In general, hit and run penalties are based on the severity of crash injuries.
|Death||Guilty of a felony
Prison up to 15 years
Fine up to $10,000
|Personal injury||Guilty of a misdemeanor
Jail for up to 1 year
Fine up to $1,000
|Property damage||Guilty of a misdemeanor
Jail up to 90 days
Fine up to $100
Defenses to a hit and run charge
There are a few ways drivers (or their attorneys) commonly defend themselves against a hit-and-run charge.
- The person charged was not driving the vehicle at the time of the accident. This could be a case of mistaken identity, or it could be someone driving your car after you reported the car stolen.
- You provided the required information. If you hit a parked car, for instance, you might not be able to locate the owner to inform them of the accident. If that happens, you must leave a note with the information and call the local police department to make an accident report. This would satisfy the legal requirement to avoid a hit-and-run charge.
- There was no damage. If you hit another car or property and there was no damage (visible or otherwise), then you can’t be charged with a hit and run. If you were not aware that you hit another car, that might also be a defense to a hit-and-run charge.
What to do after a hit and run
...If you caused the crash
Stop. Move your car to a safe spot where it’s out of traffic.
If you’ve hit a car with a driver, calmly approach the other driver and check to make sure they are unhurt. Provide the required information. If anyone is injured, call 911 immediately to get the help they need.
If you’ve hit a parked car, check to see if there’s a way to contact the driver. If you’re in a shopping center or office parking lot, you might be able to have the management page or notify the owner of the car. But if you hit a car in an area where you can’t find the owner right away, you can satisfy the Michigan requirements by leaving your information in a note on their windshield.
Michigan doesn’t require you to report a car accident to the police unless it results in death, injury, or property damage of more than $1,000. However, if you’re unable to locate the driver, it’s best to call the police and make a report. That covers you just in case the driver doesn’t get your note for some reason.
...If you’re the victim of a hit and run collision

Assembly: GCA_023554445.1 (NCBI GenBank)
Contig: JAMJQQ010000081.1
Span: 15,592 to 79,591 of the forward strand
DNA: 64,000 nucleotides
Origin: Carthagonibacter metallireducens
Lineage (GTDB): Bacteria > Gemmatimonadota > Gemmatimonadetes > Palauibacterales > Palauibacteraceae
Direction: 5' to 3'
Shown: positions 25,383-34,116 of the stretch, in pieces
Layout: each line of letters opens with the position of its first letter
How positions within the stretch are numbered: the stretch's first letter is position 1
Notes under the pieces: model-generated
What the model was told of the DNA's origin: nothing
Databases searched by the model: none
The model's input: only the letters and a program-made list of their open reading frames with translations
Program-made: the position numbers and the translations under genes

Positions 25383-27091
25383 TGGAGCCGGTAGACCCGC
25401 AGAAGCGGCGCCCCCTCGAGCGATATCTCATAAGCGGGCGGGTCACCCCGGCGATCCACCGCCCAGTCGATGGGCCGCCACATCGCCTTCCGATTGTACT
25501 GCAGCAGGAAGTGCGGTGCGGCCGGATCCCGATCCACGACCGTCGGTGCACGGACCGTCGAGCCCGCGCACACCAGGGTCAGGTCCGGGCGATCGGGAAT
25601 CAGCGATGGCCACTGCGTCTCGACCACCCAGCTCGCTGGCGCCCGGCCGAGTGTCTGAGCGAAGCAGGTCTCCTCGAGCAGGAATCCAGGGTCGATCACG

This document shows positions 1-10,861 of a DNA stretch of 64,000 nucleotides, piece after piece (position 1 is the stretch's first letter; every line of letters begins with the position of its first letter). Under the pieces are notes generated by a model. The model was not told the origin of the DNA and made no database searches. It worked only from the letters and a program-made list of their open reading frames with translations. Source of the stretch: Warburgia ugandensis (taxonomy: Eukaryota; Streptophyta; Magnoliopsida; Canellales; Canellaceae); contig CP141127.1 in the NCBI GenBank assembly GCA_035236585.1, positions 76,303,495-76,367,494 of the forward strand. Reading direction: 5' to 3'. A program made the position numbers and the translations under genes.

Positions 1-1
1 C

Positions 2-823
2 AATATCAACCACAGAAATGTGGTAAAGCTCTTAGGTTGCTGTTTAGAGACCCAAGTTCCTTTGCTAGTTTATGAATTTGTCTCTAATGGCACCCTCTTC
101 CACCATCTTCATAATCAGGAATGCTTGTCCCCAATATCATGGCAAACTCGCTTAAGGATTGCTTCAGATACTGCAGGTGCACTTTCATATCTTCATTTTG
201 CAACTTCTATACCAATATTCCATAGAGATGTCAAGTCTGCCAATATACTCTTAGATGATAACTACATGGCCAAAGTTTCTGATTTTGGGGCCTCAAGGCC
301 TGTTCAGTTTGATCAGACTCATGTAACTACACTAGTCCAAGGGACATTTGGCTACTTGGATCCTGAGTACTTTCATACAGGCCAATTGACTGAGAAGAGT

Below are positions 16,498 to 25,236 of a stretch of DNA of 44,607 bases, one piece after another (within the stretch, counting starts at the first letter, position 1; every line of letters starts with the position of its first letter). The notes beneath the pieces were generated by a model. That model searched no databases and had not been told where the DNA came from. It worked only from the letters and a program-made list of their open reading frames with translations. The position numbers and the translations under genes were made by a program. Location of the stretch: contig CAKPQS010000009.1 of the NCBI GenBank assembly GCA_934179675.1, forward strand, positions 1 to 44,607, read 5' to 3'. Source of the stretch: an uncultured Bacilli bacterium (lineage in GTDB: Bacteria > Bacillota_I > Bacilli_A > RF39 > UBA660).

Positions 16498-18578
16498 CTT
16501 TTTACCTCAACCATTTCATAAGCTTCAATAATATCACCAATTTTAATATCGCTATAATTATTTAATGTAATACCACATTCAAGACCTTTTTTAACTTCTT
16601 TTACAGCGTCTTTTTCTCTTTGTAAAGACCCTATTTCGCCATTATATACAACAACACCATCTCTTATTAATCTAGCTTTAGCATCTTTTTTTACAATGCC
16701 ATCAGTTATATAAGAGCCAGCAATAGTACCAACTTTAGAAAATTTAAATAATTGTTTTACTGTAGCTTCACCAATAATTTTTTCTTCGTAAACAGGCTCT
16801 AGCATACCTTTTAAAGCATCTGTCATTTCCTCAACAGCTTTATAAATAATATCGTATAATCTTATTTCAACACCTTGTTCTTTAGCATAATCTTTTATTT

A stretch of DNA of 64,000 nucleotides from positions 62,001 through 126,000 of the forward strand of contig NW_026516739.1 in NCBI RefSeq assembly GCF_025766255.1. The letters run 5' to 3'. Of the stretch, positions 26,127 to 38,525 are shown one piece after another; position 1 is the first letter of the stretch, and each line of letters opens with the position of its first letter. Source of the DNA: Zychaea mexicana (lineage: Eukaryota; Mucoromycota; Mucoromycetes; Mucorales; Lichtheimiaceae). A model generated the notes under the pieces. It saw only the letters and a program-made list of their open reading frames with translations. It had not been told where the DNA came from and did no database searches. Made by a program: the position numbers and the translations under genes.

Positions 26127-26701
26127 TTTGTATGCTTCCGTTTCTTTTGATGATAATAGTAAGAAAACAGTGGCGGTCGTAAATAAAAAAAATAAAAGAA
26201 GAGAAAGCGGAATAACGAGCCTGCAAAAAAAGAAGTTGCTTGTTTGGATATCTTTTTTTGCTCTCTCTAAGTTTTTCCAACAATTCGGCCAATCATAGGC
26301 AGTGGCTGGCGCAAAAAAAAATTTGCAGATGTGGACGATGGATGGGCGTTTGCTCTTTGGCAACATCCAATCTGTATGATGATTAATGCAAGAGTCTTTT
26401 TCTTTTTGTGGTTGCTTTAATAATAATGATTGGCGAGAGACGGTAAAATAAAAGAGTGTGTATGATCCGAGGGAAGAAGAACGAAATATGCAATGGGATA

If you’re on the road and you’re hit by another driver who flees the scene, try to quickly gather as much information as possible that could reveal the driver’s identity.
Pullover to a safe place out of traffic. Write down the license plate number and state, make and model of the vehicle, and even a description of the driver if possible. IF you’re able to take a photo of the vehicle, that’s another good piece of information.
Even if the driver is uncooperative, if you’re able to quickly photograph or write down the license plate number, that will be tremendously helpful for identification. Law enforcement can quickly and accurately track a vehicle by its license plate.
Never try to pursue a fleeing vehicle.
If the person isn’t going to cooperate, let the police handle it. Call 911 and file an immediate report. You can also try to get the contact information for witnesses if any are available. If you’re in an area where there might be surveillance cameras, ask the nearby businesses or residences to preserve the video captured that day until the police have a chance to view it.
Some businesses only retain surveillance video for a short time, so if they aren’t aware that there’s a reason to keep it, it might be automatically deleted. For this reason, be sure to contact them right away.
Get a medical examination.
Depending on the type of accident, you might feel fine immediately afterward but then have symptoms that appear days or weeks later. An immediate medical exam will help you to prove that your injuries are related to the car accident.
If you discover that your parked car has been hit and the person didn’t leave a note, call the police to make a report. Law enforcement has ways of tracking down hit-and-run drivers. Similarly to a hit and run when you’re aware that it’s happening, getting contact information for witnesses or tracking down surveillance footage can be important.
Finally, notify your insurance company. Don’t wait to make your insurance claim. Some insurance policies have strict time limits for when you need to file a claim or notify them of an accident.
Contact a car accident lawyer.
If you were unable to identify or locate the driver, an experienced attorney can launch their own investigation into who the at-fault driver is and how to find them — that way you can recover compensation.
In hit-and-run cases resulting in severe injuries, this may be the only way to get full compensation for all of your injuries.
Experienced Michigan car accident lawyers know many strategies and tactics to track down a hit-and-run driver, which can help you to pursue your claim for compensation. Regardless, you’re not alone. Talking to a lawyer will help you understand how to navigate the legal system and reach the best possible outcome.